Bond markets have been supported by some market-friendly data and while Fed speakers were again mixed, it was the more dovish remarks that captured attention.
Markets Today: Distillate thrust
Oil prices took another leg higher last night following a US Energy Information Administration report that showed a sharp decline in US distillate stockpiles.
Oil prices remain the main driver for markets and as it has been the case this week the assessment of good news continue to prevail over bad ones. Oil prices took another leg higher last night following a US Energy Information Administration report that showed a sharp decline in US distillate stockpiles. WTI and Brent oil made new 5 months high, jumping 3.8% and 3.4% respectively, notwithstanding news that crude stockpiles rose and that the Kuwaiti strike had ended. News of another oil producers meeting in May also hit the wires, but is hard to believe this news had a meaningful impact on the overnight price action.
Europe and US equity markets ended the day in positive territory with energy and financial stocks leading the way. That said not all sectors benefited from the oil induced improvement in sentiment. Coca cola shares were one of the notable losers, dropping 4.8% after it announced a decline in revenue and profits in Q1.
The risk on sentiment pushed core global yields higher with the move further boosted by better than expected US housing data. March existing home sales rose to 5.33M from 5.07M in Feb, confirming a rebound to trend after February’s drop.10y Bund ended the day +1.5bps at 0.152% and relative to Sydney closing levels 10y US treasury yield jumped 8.5bps to 1.843% while the 2y climbed 5bps to 0.798%.
In currencies the USD is stronger across the board barring the oil linked CAD and NOK. The strength in the USD has not only been aided by the jump in US yields, EUR and JPY weakness have also played a hand. The EUR was weighted down by position squaring ahead the ECB meeting today while the Yen appears to have been helped by the improvement in risk sentiment and the anticipation of further easing by the BoJ next week. Despite the fact that commodities had a good night with Iron ore in particular gaining 3.8% (closing at $64.8), the strength of the USD was too much for the AUD, down 0.28% to be currently at 0.7794.. Interestingly, the decline in the AUD during the overnight session occurred at the same time the VIX climbed back above 13, after making a new 8 month low of 12.5. The GBP was down 0.45% notwithstanding latest poll on the forthcoming referendum nudging in the direction of the UK remaining in the EU. The Mori phone poll (a more reliable methodology than online polls) puts Remain at 49% and Leave on 39%. Momentum for the “Remain” camp could well increase following the UK Treasury’s in-depth report outlining the consequences of leaving the EU would be for the UK economy.
It’s another quiet day in Australia with the quarterly NAB Business survey the only notable data release. The survey is similar to the monthly business survey, but it has a larger sample size and it contains more forwarded looking questions on topics such as expected capital expenditure and employment. On this score it will be interesting to see if the pickup in non-mining capital expenditure noted in the previous quarter continued in Q1. From the RBA’s perspective, this is particularly relevant given that the lack of non-mining investment remains the missing ingredient in the changeover to non-mining led growth.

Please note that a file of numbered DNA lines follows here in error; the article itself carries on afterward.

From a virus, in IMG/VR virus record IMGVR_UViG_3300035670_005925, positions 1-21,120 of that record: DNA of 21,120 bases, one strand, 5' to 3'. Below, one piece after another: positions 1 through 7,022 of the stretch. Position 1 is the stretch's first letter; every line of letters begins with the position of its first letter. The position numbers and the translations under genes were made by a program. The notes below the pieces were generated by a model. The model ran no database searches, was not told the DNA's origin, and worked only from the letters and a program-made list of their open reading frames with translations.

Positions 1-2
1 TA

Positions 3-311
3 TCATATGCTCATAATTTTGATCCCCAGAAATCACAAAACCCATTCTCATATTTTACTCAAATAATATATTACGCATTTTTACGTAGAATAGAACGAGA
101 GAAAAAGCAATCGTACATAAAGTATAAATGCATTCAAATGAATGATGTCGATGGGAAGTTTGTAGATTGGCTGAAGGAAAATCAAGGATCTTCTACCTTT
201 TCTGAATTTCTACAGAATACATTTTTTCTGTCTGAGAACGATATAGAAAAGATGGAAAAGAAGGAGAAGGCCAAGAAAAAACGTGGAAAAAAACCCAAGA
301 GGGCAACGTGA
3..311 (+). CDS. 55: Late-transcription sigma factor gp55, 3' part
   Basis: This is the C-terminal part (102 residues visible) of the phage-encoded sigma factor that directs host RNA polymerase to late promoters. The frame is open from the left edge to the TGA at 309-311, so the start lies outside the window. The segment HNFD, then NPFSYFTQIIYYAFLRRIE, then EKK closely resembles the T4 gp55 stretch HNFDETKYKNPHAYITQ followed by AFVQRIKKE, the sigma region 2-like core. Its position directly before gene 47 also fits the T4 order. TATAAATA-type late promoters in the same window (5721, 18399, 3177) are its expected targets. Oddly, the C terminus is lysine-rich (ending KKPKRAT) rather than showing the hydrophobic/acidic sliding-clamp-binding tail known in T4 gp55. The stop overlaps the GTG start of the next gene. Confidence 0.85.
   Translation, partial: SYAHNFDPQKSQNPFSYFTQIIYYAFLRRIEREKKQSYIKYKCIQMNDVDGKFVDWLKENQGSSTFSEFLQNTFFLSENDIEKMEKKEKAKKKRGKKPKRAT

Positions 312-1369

New Zealand has a busy day with job ads (Mar), consumer confidence (Apr), Net migration (Mar) and credit card spending (Mar) all scheduled for release. With regards to consumer confidence, our BNZ colleagues note that there are still sizable negative and positive factors tugging on the heart strings of consumers at the moment (farmers versus home owners). A print similar to the 118 level in March should be deemed as a good outcome.
In Europe is all about the ECB meeting today, however, in contrast to last month, this time no changes are expected. Following last month’s announcements of: cut in rates, increase in monthly asset purchases, inclusion of corporate bonds in the bond buying programme and a new series of targeted longer-term refinancing operations (TLTROs), the task now for the ECB lies more along the lines of promoting the effectiveness of these new expansionary policies and assertion that the Bank can do more if needed. Recall too that the corporate bond buying programme and the TLTRO have not yet been implemented. For now all we know is that the corporate bonds will be included “towards the end of the second quarter” and the new TLTRO won’t start before June. Lastly, we would note that recent data releases suggest a steady recovery is emerging, industrial production in Germany for instance and household consumption in France have surprised on the upside, suggesting the ECB can afford to sit on its hands and see if this recovery continues to evolve.
The UK releases its retail sales figures for March ( -0.3% exp vs -0.2% prev) and on the other side of the Atlantic we get the Chicago Fed business activity index (Mar), Philly Fed business outlook (Apr), jobless claims and the index of leading indicators. Jobless claims data is very volatile in March, but the expectation is for claims to rebound to 270k form last week 42 year low of 253k. The Philly Fed is expected to fall to 9 in April (12.9 prev), but the two straight jump in the Empire State index suggest the risk is for an upside surprise.
On global stock markets, the S&P 500 was +0.10%. Bond markets saw US 10-years +5.99bp to 1.85%. On commodity markets, Brent crude oil +3.47% to $45.56, gold+0.0% to $1,253, iron ore +3.1% to $64.77. AUD is at 0.7796 and the range was 0.7794 to 0.7797.
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